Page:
A very rare pale celadon jade figure of Buddha and spinach-green jade stand, Qing dynasty, Qianlong period | 清乾隆 青白玉雕佛坐像連碧玉蓮座
80,000 - 120,000 USD
Property of a New York Private Collector
80,000 - 120,000 USD
A very rare pale celadon jade figure of Buddha and spinach-green jade stand
Qing dynasty, Qianlong period
finely carved seated in dhyanasana with hands held in dhyana mudra, wearing a long robe falling in gentle folds over the arms and legs and open at the chest to reveal the dhoti tied beneath, the face directed forward with a serene expression and lowered eyelids, framed by a pair of pendulous earlobes and tightly curled hair, the top of the ushnisha with a smooth surface, the stone a whitish-celadon color contrasting with the emerald hue of the lotus base with a flame-shaped mandorla, the mandorla exquisitely carved with the 'eight auspicious emblems' amongst lotus scrolls all in high relief (2)
Height of Buddha: 7¼ in., 18.5 cm
Height of stand: 10¾ in., 27.3 cm
In overall good condition, very minute nicks to the surface and edges.
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In response to your inquiry, we are pleased to provide you with a general report of the condition of the property described above. Since we are not professional conservators or restorers, we urge you to consult with a restorer or conservator of your choice who will be better able to provide a detailed, professional report. Prospective buyers should inspect each lot to satisfy themselves as to condition and must understand that any statement made by Sotheby's is merely a subjective qualified opinion.
NOTWITHSTANDING THIS REPORT OR ANY DISCUSSIONS CONCERNING CONDITION OF A LOT, ALL LOTS ARE OFFERED AND SOLD "AS IS" IN ACCORDANCE WITH THE CONDITIONS OF SALE PRINTED IN THE CATALOGUE.
Collection of K. Watanabe.
Ohio Private Collection.
Parke-Bernet Galleries, New York, 22nd-23rd October 1947, lot 247.
Collection of Dr. Abraham Block (1903-1980), and thence by descent.
K. Watanabe 收藏
Abraham Block 醫生 (1903-1980) 收藏，此後家族傳承
This jade Buddha was skillfully carved during the Qianlong reign (1736-95), when lapidary craftsmanship was at its apex and an abundance of the stone was available. A figure of such fine quality might have been worshipped by an affluent family at a home altar. Devotional images of this type feature peaceful visages to bring attention to the enlightened state of the subject, in order to guide the spiritual practice of the supplicant.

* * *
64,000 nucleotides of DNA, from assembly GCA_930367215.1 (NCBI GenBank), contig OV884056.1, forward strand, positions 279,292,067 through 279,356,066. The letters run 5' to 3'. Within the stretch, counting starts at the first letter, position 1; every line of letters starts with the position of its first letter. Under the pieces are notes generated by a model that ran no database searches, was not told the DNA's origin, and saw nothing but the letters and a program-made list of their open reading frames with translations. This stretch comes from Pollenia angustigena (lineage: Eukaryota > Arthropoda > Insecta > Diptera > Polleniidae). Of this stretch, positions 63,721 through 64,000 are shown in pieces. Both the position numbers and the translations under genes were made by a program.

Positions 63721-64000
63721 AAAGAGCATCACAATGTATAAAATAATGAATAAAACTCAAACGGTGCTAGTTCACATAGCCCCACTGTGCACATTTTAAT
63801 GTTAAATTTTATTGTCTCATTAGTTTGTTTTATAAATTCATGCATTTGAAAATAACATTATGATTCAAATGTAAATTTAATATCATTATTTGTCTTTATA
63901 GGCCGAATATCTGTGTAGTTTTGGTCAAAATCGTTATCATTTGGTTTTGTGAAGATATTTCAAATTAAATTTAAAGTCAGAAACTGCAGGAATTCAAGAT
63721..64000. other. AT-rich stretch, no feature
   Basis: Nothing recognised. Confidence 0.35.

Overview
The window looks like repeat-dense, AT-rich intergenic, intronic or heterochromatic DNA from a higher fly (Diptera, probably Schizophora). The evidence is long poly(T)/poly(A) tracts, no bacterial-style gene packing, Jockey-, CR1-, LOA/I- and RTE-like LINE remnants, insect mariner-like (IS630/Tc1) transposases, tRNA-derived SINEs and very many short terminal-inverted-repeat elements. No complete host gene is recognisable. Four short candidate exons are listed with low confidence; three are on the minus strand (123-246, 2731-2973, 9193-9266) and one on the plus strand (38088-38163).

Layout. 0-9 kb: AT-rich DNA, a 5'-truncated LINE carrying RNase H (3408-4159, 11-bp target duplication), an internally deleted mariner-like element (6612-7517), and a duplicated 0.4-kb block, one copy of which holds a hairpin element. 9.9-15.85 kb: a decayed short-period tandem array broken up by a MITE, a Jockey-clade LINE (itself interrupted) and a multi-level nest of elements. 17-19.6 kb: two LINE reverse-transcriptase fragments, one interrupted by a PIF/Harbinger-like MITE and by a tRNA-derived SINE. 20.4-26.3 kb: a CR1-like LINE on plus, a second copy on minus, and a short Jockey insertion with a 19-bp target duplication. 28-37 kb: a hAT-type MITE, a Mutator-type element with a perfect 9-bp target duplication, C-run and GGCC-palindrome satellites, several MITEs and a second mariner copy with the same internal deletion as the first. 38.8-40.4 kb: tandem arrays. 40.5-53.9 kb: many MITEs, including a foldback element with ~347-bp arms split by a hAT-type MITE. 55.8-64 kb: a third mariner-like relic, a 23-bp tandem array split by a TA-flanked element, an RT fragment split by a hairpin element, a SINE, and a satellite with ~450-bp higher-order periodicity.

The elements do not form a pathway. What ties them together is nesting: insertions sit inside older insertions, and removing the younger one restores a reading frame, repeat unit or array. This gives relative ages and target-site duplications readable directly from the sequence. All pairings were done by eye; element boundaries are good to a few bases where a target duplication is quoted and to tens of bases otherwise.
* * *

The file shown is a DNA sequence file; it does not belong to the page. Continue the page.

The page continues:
Compare two pale celadon jade figures of the Qing dynasty, both preserved in the Palace Museum, Beijing: a slightly larger one with a copper base and mandorla (acc. no. 故 89509), illustrated in Compendium of Collections in the Palace Museum: Jade, vol. 8: Qing Dynasty, Beijing, 2011, pl. 236; and a smaller one, carved with a face very similar to that of the present piece, but with jeweled chains at the chest and lacking a base and mandorla, illustrated in ibid., pl. 238. See also a white jade figure of the Qianlong period, carved with a base and mandorla from one single boulder and lacking the decoration of the Buddhist emblems, sold in our Hong Kong rooms, 26th October 2003, lot 30.
Dr. Abraham Block (1903-1980) was a respected physician in Queens, New York for over 50 years. He had a private practice, seeing patients in his office and on house calls, and was admired by his patients and colleagues alike. His parents had immigrated to the U.S. from Russia, and despite their limited resources, they realized the importance of proper education and insisted on putting all four children through school. Dr. Block graduated from New York University’s Grossman School of Medicine before completing an internship at Bellevue Hospital in New York City. Outside of his medical practice, he was an avid collector of Chinese art and would frequent Park Bernet to buy jade carvings. At home, he enjoyed sitting next to the curio cabinet filled with his collection while reading medical journals, a pastime which satisfied both his academic and intellectual passions.